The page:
Embryo transfer was performed either at the cleavage stage (day 2 or 3 of embryo development) or at the blastocyst stage (day 5 or 6 of embryo development), depending upon the number and quality of embryos. All surplus good-quality embryos were cryopreserved for subsequent FET cycles. Luteal phase support was administered with intramuscular P4 100 mg along with either oestradiol valerate 2 mg BD or hCG 1500/2000 IU intramuscular every 3 days, depending upon the E2 levels on the day of hCG trigger. Serum β-hCG was estimated 10 or 12 days after day 5 or day 3 embryo transfer, respectively. Clinical pregnancy was confirmed 3 weeks after oocyte retrieval and foetal heart identified 1 week thereafter.

Biochemical pregnancy was defined as having a positive β-hCG but without any TVS evidence of gestational sac. Live clinical pregnancy was defined as report of foetal heart beat in TVS at 6 weeks. Implantation rate was defined as the number of gestational sacs on TVS divided by the total number of transferred embryos. An on-going pregnancy was defined as the pregnancy continuing beyond 20 weeks at the time of statistical analysis for this study.

We categorised ovarian responses into three arbitrary groups according to the number of oocytes retrieved – poor ovarian response (≤4 oocytes retrieved), normal ovarian response (5–13 oocytes retrieved) and high ovarian response (≥14 oocytes retrieved). We explored the relationship between hormonal levels on the day of hCG administration and the ART outcomes in different ovarian responders.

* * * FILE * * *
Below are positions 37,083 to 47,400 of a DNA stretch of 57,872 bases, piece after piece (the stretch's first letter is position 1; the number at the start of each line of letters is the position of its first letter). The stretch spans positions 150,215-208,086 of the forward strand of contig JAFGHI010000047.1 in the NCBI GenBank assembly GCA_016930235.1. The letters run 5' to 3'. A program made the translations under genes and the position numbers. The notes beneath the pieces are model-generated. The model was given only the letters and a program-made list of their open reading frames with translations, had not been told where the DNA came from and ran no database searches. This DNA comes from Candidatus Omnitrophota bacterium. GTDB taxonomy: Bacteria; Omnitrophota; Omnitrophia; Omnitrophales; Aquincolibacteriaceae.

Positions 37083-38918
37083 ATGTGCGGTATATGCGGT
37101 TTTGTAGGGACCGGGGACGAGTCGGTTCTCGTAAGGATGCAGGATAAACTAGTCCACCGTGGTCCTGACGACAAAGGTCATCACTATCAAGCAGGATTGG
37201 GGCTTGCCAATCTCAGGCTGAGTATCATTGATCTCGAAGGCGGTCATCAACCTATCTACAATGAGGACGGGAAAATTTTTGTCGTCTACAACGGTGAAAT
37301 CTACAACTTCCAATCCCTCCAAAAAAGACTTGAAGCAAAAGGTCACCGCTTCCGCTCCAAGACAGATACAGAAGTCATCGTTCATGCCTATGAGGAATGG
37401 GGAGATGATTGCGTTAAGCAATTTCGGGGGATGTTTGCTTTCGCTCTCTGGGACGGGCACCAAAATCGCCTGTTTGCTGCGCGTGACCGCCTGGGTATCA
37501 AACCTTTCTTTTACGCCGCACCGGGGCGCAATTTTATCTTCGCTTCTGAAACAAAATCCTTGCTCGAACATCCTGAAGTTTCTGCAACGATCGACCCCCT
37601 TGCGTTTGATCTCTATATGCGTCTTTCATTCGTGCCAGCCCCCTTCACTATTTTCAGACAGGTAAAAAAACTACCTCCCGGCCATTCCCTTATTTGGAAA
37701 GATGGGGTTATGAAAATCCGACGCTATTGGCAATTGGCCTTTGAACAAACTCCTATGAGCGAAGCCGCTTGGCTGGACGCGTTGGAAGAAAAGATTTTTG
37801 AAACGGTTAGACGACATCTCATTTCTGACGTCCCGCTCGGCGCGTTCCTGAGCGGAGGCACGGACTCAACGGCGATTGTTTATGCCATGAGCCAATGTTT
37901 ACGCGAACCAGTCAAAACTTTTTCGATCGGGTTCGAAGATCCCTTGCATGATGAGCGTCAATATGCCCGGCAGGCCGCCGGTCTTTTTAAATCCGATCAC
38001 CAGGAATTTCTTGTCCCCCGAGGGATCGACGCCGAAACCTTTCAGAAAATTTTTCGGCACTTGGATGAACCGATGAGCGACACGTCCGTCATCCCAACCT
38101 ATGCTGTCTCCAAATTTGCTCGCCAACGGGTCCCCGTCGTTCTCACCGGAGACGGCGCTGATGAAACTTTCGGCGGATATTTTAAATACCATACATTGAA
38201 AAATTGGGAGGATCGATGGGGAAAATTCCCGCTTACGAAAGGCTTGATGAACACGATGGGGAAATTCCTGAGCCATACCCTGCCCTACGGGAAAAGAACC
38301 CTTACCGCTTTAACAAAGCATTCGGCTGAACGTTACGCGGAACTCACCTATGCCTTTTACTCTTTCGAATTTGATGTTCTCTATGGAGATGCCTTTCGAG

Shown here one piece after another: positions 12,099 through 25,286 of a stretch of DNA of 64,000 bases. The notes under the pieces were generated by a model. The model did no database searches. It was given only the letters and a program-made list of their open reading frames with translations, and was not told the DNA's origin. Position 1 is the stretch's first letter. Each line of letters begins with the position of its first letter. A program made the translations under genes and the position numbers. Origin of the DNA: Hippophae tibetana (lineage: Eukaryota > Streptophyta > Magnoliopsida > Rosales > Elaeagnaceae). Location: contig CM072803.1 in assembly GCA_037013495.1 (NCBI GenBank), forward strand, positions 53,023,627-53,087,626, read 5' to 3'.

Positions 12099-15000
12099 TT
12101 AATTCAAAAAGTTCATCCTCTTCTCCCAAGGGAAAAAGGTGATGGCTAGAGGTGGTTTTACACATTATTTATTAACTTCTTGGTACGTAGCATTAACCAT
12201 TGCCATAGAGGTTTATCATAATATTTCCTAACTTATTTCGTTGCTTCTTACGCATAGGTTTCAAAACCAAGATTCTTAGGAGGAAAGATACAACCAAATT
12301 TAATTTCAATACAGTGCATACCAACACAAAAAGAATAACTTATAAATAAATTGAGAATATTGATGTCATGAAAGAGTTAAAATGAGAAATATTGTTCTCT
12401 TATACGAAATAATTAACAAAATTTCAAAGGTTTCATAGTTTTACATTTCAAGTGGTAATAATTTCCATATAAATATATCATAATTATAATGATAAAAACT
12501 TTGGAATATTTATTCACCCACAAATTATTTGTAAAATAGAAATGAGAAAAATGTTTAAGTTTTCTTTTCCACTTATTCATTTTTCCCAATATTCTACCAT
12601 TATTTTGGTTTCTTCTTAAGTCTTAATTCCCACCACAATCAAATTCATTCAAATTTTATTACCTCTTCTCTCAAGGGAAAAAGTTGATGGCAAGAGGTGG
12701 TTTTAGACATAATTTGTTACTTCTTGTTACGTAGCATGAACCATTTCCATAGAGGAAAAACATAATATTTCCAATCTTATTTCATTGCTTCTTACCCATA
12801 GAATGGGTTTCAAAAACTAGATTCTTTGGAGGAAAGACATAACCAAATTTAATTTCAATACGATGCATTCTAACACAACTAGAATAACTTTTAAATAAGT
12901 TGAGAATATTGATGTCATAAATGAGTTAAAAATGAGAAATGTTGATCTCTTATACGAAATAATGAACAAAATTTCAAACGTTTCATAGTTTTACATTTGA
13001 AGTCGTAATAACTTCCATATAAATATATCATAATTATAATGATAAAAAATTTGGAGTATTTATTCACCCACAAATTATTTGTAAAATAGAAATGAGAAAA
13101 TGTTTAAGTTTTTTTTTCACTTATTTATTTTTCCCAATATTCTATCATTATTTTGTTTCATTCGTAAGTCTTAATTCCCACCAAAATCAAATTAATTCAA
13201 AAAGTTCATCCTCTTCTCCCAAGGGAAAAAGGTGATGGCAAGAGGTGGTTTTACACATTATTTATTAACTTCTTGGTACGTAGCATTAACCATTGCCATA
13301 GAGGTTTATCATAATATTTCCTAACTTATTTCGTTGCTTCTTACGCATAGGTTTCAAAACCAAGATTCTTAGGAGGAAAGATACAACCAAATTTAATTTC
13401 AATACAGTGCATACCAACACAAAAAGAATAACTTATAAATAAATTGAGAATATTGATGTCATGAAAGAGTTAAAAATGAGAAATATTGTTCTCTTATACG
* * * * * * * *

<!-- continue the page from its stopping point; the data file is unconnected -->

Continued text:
Statistical analysis

Statistical analysis was performed using the SPSS software package version 22 (IBM Corp., Armonk, NY, USA). We used Shapiro–Wilk test to evaluate the distribution of the quantitative parameters in the data. For descriptive statistics, median (interquartile range) and percentages were employed for continuous and for categorical variables, respectively. Kruskal–Wallis H-test or Mann–Whitney U-test was used for comparison of continuous variables and Chi-square test or Fisher's exact test for categorical variables, as appropriate. A P < 0.05 was considered statistically significant.

Assuming 20% CPR in the setting of PE based on a previous study by Bosch et al.,[4] an absolute precision of 5% and with the formula 4pq/d2, we estimated a sample size of 256.

   Results Top

Data of 273 patients were available during the study period, achieving the final sample size of 273.

[Table 1] depicts the baseline clinical and hormonal characteristics of the three groups of responders. Poor responders were older with lower AFC (P < 0.001) and had the highest BMI (P = 0.01). They also had higher basal serum FSH and lower serum AMH levels (P < 0.001). However, the basal serum P4 levels did not differ between the three groups.
Table 1: Baseline clinical and hormonal characteristics in different ovarian response groups